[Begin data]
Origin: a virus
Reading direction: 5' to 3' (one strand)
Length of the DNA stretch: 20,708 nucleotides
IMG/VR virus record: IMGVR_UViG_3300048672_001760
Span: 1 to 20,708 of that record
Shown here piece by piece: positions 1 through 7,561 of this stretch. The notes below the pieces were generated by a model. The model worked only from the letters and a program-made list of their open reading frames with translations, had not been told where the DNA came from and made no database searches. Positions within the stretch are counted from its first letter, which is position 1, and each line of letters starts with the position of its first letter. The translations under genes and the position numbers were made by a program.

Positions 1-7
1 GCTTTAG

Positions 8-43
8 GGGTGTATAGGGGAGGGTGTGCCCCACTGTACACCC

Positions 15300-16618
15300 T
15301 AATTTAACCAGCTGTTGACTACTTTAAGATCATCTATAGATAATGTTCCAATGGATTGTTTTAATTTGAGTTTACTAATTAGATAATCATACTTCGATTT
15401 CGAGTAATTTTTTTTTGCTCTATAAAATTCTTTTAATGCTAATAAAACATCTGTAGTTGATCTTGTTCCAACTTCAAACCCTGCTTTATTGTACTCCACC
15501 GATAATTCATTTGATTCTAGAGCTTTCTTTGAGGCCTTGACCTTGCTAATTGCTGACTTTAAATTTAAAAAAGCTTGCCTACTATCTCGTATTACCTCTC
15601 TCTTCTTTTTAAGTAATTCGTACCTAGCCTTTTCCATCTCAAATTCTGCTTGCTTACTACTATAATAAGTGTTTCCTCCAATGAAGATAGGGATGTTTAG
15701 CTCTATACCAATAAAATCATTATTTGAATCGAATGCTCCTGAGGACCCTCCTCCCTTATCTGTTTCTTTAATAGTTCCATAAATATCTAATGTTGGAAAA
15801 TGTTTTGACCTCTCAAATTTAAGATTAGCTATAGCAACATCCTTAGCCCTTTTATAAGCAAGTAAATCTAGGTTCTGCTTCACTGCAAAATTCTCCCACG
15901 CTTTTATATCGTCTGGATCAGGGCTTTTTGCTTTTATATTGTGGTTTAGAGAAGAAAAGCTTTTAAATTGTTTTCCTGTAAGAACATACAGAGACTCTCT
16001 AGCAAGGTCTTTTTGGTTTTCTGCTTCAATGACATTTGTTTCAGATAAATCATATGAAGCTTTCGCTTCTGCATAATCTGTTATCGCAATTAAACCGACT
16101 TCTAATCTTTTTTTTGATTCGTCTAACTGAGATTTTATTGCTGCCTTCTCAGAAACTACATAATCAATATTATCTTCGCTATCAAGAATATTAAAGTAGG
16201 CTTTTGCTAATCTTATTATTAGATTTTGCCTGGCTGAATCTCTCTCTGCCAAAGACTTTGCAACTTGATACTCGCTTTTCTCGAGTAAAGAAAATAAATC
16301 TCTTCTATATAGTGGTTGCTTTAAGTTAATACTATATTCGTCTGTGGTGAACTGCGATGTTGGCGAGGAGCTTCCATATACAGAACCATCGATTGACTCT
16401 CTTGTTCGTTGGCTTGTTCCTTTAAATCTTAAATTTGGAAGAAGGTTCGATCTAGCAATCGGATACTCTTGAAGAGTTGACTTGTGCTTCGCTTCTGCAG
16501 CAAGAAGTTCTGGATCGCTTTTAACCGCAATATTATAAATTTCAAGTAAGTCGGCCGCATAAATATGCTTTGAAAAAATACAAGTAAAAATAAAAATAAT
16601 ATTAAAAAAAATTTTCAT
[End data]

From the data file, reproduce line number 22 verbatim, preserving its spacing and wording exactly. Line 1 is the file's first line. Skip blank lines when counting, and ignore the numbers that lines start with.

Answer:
16201 CTTTTGCTAATCTTATTATTAGATTTTGCCTGGCTGAATCTCTCTCTGCCAAAGACTTTGCAACTTGATACTCGCTTTTCTCGAGTAAAGAAAATAAATC